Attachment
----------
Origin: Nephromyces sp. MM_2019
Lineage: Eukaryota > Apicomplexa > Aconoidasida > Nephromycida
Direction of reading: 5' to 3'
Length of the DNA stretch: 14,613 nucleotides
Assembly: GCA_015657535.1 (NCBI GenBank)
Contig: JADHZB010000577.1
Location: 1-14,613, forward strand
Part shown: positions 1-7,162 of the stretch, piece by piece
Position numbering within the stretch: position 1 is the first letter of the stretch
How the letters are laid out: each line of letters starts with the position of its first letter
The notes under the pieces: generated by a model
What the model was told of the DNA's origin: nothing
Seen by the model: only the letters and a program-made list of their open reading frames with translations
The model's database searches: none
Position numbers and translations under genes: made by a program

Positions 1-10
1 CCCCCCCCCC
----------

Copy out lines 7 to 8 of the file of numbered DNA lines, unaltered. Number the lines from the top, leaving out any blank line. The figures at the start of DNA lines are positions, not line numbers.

Location: 1-14,613, forward strand
Part shown: positions 1-7,162 of the stretch, piece by piece